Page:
In its role as monitor, the public party must remain at arms-length from detailed operational matters. If the public party is seen to instruct the operator in this respect, then the operator can rightly claim that the public party must share any relevant operational risk. This blurring of the risk allocation would undermine the entire idea of the PPP project.

It is generally important for most public parties (because of limited personnel resources) to be able to transfer inspection rights and access to the operators records to professional monitors (engineers, lawyers, financial experts etc.) acting on behalf of the public party or indeed to other entities that might be empowered to carry out monitoring.

(3) Tariff calculation

Tariffs should be designed to reasonably reflect costs; they should drive efficiencies and be affordable. The profits to be made from operating public assets should reflect the relatively low market risk associated with providing what are essential services in a monopoly market, at least in the water sector.

Most European utilities are subject to tariff setting regimes which meet the above criteria. They may be regulated by an independent regulator (as is the case in for example of the UK) or require local or central government approval for tariff increases. One of the main advantages of independent regulation is that it removes politics from tariff setting and allows Governments to distance themselves from tariff increases. Many utilities prefer this mechanism for tariff setting as Governments are often reluctant to sanction unpopular increases in tariffs for essential services. However, tariff review by government was very much the norm up until the 1980’s.

The important thing for all parties (consumers, asset owners, governments and service providers) is that tariffs are seen to be fair, equitable and affordable. Operators and asset owners should be able to recover their operating and reasonable investment costs and shareholders should be able to earn a reasonable reward for their investment (although this should not be guaranteed; profit being seen as the reward for risk and to be earned by good management). Tariffs may also be used to encourage efficiencies, especially in previously State-owned utilities where practices may be outdated and staff levels too high.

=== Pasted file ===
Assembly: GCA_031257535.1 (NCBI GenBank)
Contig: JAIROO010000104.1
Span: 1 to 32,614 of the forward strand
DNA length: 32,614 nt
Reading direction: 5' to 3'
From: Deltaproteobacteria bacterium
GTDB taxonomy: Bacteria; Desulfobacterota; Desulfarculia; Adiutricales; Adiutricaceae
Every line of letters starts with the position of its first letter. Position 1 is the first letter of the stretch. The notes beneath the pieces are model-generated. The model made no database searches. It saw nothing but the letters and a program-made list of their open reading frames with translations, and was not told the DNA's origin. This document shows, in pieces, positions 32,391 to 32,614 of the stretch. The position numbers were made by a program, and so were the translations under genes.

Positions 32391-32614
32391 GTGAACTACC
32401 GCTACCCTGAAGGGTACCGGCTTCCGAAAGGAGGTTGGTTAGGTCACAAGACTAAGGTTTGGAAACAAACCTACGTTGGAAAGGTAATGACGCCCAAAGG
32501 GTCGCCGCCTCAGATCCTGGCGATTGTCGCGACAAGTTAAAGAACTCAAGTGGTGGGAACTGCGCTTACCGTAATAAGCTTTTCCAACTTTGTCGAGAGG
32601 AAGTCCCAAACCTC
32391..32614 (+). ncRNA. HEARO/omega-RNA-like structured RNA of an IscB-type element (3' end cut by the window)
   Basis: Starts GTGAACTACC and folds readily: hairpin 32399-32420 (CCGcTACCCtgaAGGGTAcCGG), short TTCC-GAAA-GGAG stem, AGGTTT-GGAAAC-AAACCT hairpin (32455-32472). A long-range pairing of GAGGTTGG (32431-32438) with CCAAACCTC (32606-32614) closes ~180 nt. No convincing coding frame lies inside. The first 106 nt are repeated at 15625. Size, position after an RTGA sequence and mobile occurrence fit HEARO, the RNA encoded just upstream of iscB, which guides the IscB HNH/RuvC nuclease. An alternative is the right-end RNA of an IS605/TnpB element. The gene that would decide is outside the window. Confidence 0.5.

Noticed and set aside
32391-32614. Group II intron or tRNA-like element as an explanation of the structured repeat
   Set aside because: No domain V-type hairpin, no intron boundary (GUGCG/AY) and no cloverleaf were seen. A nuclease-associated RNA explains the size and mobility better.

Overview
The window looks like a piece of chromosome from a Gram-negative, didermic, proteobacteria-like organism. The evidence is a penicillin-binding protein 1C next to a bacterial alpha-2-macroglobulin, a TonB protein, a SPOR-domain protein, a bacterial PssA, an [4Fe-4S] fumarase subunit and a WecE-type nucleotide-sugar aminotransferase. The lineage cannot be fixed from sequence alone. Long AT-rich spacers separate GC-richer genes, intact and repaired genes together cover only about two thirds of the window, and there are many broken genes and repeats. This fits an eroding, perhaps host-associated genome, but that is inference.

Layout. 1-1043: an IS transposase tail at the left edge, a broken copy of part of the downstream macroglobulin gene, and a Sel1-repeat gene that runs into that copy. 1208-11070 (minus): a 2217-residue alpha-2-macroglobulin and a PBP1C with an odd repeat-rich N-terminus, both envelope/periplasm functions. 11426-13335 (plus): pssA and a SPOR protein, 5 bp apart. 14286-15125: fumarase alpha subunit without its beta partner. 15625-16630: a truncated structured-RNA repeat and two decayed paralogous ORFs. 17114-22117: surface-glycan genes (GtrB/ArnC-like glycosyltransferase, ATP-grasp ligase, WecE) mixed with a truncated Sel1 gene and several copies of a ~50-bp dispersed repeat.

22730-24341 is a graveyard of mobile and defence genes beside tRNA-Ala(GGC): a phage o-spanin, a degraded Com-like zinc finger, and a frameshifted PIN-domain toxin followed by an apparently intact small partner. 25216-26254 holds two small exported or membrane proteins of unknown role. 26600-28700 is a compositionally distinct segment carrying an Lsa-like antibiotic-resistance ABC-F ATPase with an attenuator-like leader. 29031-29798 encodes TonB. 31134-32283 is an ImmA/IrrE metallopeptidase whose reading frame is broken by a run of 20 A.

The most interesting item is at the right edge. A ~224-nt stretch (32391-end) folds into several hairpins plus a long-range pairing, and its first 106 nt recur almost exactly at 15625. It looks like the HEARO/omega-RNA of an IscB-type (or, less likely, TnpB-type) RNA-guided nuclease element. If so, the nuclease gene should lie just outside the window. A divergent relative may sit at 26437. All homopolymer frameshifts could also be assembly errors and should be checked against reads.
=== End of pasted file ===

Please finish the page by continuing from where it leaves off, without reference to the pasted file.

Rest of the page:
Different tariff models exist and are used in different utilities. The so-called “cost-plus model”effectively allows profits to increase in line with any rising costs. Obviously, such a model does not encourage efficiencies. According to the most common model, which has been adopted by many regulated utilities in Europe, tariffs are set to ensure that operating costs are reduced to an efficient level and that only approved capital expenditure is recovered.

(4) Relations with consumers

It is a central characteristic of PPP contracts based on a concession model that the operator is given the right to collect revenue directly from the customers, i.e. the population. In this situation, the public party must ensure that the treatment of customers is fair and transparent and that it is otherwise in accordance with prevailing public policy objectives. This must, of course, be balanced against the fact that operators in these contracts typically take on the risk of bad debts.

In addition to granting the metering, billing and collecting right to the operators, the contracts will normally oblige them to have guidelines on these issues approved by the public party. Moreover, it can be part of the performance criteria that the operator can guarantee a high degree of exactness in metering of water consumption in the case of individual households.

Obligations in this regard can include provision of sufficient information to enable households to check the correctness of water bills. This normally would include a fixed set of information that the water bill must contain, such as the amount due for payment, the due date, the next due date, details of the elements constituting the billing, the date of the meter reading, interest charges for delays in payment and resulting amounts, the amount of any tariff increase, adjustments, extra-ordinary charges, or penalties levied, the billing period and whether the volume indicated is metered or estimated.

Normally the contract also sets the conditions for disconnecting customers and the consequences of incorrect disconnection. Conditions for disconnecting can include non-payment despite several reminders and the issue of a written warning a certain number of days before disconnection takes place.
Getting the balance right

It is clear from the manner in which relatively standardised types of contractual clauses have developed for concession-based PPPs in the utilities sectors that the cost-saving benefit for the State must be flanked by a range of additional guarantees that can be adequately monitored and contractually enforced. Thus, the creation of PPPs (and the obvious advantages of divesting important utility operations from the State) does not relieve the State from a significant supervisory role in regard to the private operator. Practice indicates that “best endeavours” obligations have now been generally replaced by performance based contractual clauses and that well-crafted and well-monitored performance clauses help to correctly balance the PPP relationship in the public interest and contribute to the success of PPP projects.

Author: Steen Bruun-Nielsen, Senior Public Procurement Expert

The contents of this article are the sole responsibility of the Crown Agents and its Consortium partners and the opinions expressed in this article are not to be understood as in any way reflecting an official opinion of EUROPEAID, the European Union or any of its constituent or connected organisations.